Taking time to sit and watch the wildlife in your garden is a great way to be mindful. Watching birds on a bird feeder, bees buzzing from flower to flower or butterflies flitting across the garden not only focuses our attention but can also hold it for a while. In those moments we become completely present in the garden. 

 

Creating a mindful garden for wildlife is twofold. Firstly, the more you plant to encourage wildlife the greater diversity of birds, bees, butterflies and bugs you will attract and the more there will be to observe and be mindful of.  Secondly, you will create an ecosystem attracting natural predators that will keep pests away.

 

There are several ways you can encourage wildlife into your garden.

 

▪️Plant to attract wildlife. There are plenty of beautiful plants that can be used to attract a variety of different species of wildlife such as Succisa pratensis, Cosmos bipinnatus, Lavandula angustifolia, Verbena bonariensis and Buddleja davidii to name but a few.

 

▪️Provide nesting boxes, feeding stations and water for birds. Make sure nesting boxes are installed somewhere that provides natural protection and remember to keep feeders clean and topped up.

 

▪️Install bug boxes or old bamboo canes as nesting sites for solitary bees and other bugs.

 

▪️Leave a corner of the garden untidied for insects to make their homes.

 

▪️Install a wildlife pond. This will help to attract a variety of different species including frogs that will eat everyone’s favourite garden pest - slugs! Ensure your pond has gently sloping sides to allow wildlife to enter and exit easily.

 

▪️ Create a corridor for animals such as hedgehogs by making a small hole at the bottom of fences on each boundary.

 

▪️Don’t cut back old seedheads straight away, leave them over winter as a food source for birds.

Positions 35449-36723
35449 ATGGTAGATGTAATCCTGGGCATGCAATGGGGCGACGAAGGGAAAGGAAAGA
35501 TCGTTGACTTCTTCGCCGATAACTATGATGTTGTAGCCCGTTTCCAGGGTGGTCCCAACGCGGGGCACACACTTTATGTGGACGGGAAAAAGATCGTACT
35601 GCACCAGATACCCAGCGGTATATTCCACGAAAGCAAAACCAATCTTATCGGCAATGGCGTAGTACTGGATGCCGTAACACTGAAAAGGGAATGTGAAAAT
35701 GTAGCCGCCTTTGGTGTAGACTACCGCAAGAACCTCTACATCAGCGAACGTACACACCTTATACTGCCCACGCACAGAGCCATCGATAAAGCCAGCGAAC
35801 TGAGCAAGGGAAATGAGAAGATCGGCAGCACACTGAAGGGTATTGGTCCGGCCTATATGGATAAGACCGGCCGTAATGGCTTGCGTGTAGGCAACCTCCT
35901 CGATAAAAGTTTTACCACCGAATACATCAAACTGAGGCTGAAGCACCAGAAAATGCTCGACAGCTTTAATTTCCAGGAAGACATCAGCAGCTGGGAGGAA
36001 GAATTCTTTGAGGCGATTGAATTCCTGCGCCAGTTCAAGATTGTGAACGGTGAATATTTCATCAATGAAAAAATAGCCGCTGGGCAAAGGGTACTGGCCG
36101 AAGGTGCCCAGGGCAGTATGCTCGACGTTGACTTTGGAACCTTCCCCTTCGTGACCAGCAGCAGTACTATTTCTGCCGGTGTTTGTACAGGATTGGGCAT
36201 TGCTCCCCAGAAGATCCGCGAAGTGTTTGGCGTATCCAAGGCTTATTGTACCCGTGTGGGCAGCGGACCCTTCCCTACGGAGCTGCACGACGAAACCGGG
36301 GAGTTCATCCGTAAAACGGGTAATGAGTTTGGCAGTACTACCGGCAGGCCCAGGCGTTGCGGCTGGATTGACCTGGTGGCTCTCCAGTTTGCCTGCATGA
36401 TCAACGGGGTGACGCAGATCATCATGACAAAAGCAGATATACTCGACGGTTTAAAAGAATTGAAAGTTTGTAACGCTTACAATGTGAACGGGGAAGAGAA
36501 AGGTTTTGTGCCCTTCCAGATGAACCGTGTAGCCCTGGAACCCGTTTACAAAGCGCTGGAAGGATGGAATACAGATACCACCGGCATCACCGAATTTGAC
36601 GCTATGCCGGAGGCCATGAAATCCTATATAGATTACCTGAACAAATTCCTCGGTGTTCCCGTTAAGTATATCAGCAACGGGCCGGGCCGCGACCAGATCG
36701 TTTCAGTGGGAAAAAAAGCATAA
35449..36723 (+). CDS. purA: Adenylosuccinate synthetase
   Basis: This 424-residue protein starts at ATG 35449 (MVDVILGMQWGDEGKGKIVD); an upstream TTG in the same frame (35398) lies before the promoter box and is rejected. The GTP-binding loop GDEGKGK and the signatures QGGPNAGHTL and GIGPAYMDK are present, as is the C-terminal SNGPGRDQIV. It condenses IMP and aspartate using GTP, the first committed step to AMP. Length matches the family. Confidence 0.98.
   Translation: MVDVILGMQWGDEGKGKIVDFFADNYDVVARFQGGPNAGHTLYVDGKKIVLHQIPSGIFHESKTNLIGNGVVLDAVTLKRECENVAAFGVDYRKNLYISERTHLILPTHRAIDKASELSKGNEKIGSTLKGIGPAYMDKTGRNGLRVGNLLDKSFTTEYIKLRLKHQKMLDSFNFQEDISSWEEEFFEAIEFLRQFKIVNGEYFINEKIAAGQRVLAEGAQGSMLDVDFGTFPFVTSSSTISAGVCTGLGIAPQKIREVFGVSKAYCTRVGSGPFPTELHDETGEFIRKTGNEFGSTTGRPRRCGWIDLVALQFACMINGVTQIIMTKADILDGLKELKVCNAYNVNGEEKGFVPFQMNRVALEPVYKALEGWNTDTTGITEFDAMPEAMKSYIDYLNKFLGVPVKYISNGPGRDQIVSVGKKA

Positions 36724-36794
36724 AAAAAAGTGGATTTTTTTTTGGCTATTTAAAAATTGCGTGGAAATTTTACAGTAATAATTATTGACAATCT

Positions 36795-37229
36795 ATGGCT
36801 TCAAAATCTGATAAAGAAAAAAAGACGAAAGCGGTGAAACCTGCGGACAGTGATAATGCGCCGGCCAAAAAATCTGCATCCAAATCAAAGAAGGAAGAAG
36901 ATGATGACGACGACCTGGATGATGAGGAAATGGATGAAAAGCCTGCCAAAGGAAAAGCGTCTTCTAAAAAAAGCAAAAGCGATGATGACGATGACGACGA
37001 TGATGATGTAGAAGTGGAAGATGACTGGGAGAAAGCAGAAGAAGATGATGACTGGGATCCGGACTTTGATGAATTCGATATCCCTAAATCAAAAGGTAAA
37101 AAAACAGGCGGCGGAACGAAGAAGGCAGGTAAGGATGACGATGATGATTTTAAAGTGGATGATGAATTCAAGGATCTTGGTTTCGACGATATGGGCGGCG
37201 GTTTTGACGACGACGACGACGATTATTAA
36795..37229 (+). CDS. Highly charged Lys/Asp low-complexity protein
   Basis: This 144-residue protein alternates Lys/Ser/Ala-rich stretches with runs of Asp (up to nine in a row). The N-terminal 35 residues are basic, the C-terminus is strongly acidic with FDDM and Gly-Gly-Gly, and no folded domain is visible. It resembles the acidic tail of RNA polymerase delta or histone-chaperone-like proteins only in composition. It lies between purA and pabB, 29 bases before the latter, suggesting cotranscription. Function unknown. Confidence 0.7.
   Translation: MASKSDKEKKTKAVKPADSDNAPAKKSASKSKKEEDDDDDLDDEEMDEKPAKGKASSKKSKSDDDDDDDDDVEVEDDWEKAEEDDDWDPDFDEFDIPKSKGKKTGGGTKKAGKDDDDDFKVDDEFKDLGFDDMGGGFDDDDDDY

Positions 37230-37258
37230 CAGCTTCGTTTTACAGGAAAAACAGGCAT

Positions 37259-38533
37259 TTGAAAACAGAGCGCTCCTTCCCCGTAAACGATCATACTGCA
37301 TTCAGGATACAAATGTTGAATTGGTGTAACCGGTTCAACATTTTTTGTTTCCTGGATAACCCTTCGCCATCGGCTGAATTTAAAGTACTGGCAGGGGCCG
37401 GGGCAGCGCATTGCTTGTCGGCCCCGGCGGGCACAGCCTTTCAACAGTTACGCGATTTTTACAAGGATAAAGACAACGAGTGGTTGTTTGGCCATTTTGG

4. Use of colour

 

The use of colour in a mindful garden is extremely important. Colour is one of the first things you see when you enter the garden so it’s important to make sure that the colours you choose make you feel happy, calm and relaxed.  Colour is one of the most powerful tools at our disposal when planning a garden. Colour evokes mood, greatly affects atmosphere and can be used to create a specific ambience.  Warm colours such as reds, oranges and yellows energise, enliven and excite mood. Cool colours such as blues, greens and mauves are tranquil, restful shades.

 

Think about how you use your garden. A mindful garden or mindful corner of the garden will definitely benefit from the use of cool colours however, you may wish to choose a more vibrant colour palette for areas of the garden used as family spaces or as a space for entertaining. Use of colour in the garden is subjective, everyone sees it differently and you should use it in a way that makes you happy.

 

There are many ways in which we can make our gardens more mindful spaces. The important thing to remember is that your garden is your space to create whatever you like, however you like. If you are going to be more mindful in the garden then it should evoke feelings of happiness when you look at it. Above all remember to have fun and enjoy the process of creating your haven!

Follow Lucy on Instagram @mindful.gardener